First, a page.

In literature, loss of innocence refers to an adolescent character who experiences an event that leads to a greater awareness of pain and suffering which profoundly reshapes their life. The loss of a loved one at a young age can cause disruption and irreparable damage to the innocent mind. After a tragedy of losing a loved one, the naïve mind is ill-equipped to deal with the loss, which can cause it to spiral out of control. Esther and Holden are two fictional characters who are both unfortunate enough to experience this trauma during their adolescence and both suffer the negative mental consequences. Throughout The Bell Jar and The Catcher in the Rye, Plath and Salinger use their protagonists’ to demonstrate the motif of loss of innocence, caused by tragic events in their youth, to teach the reader that buried childhood trauma can have a negative impact on mental health.
In Wes Anderson 's film, The Royal Tenenbaums (2001) you will find it to be a distorted film about a father who left his three kids and mother as kids and returns twenty-two years later. During his absence of betrayal, it molded the children into adults filled with bitterness and pity against their father who tells them he has six weeks to live to gain their forgiveness. With Royal 's sincerity of forgiveness slowly ends up affecting them who are dealing with their personal lives. I will unveil how the film uses the third person omniscient narrator, symbolism and the theme of containing unity in the family, family dysfunction, and the individual effort to mend errors. The film’s point of view, third person omniscient, illuminated the theme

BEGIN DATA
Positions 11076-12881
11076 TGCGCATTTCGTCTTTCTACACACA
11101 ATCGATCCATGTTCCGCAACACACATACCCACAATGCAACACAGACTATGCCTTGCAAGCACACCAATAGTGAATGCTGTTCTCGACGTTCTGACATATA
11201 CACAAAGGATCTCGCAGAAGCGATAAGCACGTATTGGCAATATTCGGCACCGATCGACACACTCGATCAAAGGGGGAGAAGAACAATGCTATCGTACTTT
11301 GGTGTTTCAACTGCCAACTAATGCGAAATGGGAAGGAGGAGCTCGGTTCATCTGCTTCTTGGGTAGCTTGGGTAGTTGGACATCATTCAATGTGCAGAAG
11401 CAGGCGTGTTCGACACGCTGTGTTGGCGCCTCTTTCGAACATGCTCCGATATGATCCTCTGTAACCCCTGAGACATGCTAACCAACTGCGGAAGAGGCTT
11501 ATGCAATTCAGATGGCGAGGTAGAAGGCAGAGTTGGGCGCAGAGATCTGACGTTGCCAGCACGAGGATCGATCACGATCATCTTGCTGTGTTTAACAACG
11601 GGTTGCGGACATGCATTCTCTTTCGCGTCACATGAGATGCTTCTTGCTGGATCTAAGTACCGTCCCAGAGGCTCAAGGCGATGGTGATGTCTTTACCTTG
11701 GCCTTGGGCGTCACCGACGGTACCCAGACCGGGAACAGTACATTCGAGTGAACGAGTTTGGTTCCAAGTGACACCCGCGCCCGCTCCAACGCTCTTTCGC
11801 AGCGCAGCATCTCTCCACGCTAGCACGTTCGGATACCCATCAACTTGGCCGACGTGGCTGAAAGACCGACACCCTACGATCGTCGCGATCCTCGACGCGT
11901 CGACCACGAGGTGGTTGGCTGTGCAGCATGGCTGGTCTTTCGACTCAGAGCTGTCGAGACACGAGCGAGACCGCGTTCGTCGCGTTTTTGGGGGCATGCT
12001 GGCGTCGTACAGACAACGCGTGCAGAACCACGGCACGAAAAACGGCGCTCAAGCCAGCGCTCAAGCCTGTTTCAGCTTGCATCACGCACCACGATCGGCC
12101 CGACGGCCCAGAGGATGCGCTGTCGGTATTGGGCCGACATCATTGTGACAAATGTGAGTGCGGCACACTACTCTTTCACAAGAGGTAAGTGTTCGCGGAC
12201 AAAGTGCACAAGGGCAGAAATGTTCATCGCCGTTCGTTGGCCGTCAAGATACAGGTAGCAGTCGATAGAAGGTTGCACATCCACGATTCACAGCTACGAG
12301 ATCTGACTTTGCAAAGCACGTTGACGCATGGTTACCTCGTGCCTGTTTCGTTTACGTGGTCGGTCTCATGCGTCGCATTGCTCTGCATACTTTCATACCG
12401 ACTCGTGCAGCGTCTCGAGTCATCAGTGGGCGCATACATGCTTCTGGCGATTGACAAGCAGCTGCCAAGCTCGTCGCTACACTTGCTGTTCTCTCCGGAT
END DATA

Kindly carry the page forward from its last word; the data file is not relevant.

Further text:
The character of Holden Caulfield in J.D. Salinger 's novel, Catcher in the Rye, is an excellent example of a psychologically sensitive portrayal of a child with autism spectrum disorder. Although, Holden is never diagnosed in the novel, his interactions with peers and his particular interests show that he is a young man struggling with this psychological disorder. I find this most interesting because the novel allows the reader to enter the mind of Holden to connect and sympathize with the young man and gain a new perspective to his unique disorder. Similarly, the scientific article written by, Jiri Koutek, discusses the social isolation of a sixteen year old male with high functioning autism who was hospitalized for a suicide attempt.